Taras Bulba, by Nikolai Gogol (1842), translated by Peter Constantine (2003)

A few winters ago, in a small cabin in the woods full of books, I plucked Gogol’s novel Dead Souls off a shelf and passed an enjoyable evening in front of a wood stove. All I knew about Gogol at the time was that he had been the namesake for the band Gogol Bordello (which would have been named Hütz and the Béla Bartóks, but “nobody knows who the hell Béla Bartók is in the United States”), but the book was great: hilarious, cynical, and a timeless indictment of a corrupt opportunist’s exploitation of pointless bureaucracy. This and his famous short story, “The Overcoat”, inspired a generation of Russian novelists writing around the turn of the century.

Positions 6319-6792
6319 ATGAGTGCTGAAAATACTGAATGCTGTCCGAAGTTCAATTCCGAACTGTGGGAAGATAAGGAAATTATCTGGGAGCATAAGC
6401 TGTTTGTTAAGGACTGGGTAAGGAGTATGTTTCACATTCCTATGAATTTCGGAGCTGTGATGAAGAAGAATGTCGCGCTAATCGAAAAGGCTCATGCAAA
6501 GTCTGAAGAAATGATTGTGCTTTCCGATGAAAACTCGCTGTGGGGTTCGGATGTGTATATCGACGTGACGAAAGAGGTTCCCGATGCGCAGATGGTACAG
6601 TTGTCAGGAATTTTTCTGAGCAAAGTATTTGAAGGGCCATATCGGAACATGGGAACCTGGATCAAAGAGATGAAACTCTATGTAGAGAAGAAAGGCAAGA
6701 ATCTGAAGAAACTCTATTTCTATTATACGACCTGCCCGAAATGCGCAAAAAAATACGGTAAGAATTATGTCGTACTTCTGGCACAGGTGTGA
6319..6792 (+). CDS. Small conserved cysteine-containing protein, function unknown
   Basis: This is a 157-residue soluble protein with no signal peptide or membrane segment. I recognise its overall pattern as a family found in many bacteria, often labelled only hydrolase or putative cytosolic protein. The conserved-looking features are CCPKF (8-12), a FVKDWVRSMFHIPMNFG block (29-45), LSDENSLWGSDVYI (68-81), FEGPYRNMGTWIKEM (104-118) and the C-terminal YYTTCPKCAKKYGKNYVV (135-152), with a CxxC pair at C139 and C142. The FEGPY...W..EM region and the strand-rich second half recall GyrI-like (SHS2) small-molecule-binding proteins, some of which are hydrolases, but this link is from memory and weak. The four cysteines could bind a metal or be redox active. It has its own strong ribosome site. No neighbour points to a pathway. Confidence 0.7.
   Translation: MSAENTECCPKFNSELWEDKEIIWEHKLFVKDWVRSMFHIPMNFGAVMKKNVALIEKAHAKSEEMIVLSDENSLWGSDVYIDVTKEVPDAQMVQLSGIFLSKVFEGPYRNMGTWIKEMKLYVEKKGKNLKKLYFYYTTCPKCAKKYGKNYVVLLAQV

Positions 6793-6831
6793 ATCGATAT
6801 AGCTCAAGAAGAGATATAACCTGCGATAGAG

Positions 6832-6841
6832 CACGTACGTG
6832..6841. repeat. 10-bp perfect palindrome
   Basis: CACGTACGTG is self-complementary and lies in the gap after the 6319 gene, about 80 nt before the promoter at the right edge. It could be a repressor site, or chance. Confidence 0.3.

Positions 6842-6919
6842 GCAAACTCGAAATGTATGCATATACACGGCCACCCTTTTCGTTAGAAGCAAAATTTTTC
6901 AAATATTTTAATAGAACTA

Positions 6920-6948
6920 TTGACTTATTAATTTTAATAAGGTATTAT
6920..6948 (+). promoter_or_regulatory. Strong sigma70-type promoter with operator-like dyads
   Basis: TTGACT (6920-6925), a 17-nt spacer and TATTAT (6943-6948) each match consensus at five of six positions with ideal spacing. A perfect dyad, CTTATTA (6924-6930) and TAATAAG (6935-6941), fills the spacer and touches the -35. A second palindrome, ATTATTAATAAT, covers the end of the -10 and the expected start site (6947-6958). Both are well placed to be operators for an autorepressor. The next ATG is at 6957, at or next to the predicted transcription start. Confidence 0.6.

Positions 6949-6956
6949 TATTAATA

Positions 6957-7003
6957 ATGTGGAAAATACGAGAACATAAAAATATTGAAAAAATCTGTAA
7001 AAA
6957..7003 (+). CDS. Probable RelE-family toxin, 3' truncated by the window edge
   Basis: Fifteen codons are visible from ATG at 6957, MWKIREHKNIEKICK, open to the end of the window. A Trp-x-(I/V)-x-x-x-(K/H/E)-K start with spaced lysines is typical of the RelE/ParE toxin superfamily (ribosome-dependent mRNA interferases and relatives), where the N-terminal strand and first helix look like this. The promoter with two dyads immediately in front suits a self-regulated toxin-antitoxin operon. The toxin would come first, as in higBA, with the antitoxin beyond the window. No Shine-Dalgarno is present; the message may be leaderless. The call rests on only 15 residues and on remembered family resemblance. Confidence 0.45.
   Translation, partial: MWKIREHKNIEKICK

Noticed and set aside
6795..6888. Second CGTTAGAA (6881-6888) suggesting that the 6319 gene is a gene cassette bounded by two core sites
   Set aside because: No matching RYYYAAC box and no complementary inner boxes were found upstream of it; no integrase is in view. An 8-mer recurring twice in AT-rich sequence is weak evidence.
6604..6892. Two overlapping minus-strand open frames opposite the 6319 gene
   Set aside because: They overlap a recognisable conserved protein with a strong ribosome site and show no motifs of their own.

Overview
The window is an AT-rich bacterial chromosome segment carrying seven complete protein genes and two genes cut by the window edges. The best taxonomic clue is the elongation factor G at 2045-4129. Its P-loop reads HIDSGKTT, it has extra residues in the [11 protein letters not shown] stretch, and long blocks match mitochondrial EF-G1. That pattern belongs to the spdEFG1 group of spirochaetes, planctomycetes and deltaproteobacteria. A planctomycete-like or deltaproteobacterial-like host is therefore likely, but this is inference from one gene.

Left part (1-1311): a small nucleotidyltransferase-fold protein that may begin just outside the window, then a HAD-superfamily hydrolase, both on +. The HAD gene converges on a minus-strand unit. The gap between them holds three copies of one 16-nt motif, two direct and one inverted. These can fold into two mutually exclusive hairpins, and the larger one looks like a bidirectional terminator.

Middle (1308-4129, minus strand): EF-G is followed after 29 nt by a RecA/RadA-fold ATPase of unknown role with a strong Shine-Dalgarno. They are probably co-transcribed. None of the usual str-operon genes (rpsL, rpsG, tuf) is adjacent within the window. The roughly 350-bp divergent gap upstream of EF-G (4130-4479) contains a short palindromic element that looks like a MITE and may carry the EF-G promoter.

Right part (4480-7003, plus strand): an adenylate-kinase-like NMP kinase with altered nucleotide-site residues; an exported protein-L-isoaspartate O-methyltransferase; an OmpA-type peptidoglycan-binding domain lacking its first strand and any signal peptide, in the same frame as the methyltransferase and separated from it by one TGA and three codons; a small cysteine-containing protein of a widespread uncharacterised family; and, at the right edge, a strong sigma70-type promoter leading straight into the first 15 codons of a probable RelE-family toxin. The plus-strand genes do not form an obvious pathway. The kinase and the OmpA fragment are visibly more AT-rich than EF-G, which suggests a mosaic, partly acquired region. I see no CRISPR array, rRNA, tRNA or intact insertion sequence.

I finally got around to reading something else by him this month: Taras Bulba, a romanticized history of the Cossacks of present-day Ukraine sometime in the late 1600s. Gogol, who despite writing in Russian was at heart a Ukrainian nationalist, wanted to glorify the swashbuckling warlords of the era, who were constantly at war with Poland, the Ottoman empire, or both. These people, descendants of those who were fierce enough to have survived the earlier Mongol onslaught of the area, lived in what Gogol tells us was a “grim era in which man, living a blood-drenched life of military campaigns, tempered his soul by stifling his humanity”. It’s not especially pretty, but the result is a work which Hemingway described as “one of the ten greatest books of all time”. Gogol’s writing is sparse and to the point (the book is only 140 pages long), but you can clearly see in it the inspiration for those massive Russian novels which were to follow a few decades later. Happily, I see my local library has a copy of his equally influential play “The Inspector General”, plus a collection of his short stories. I look forward to reading them.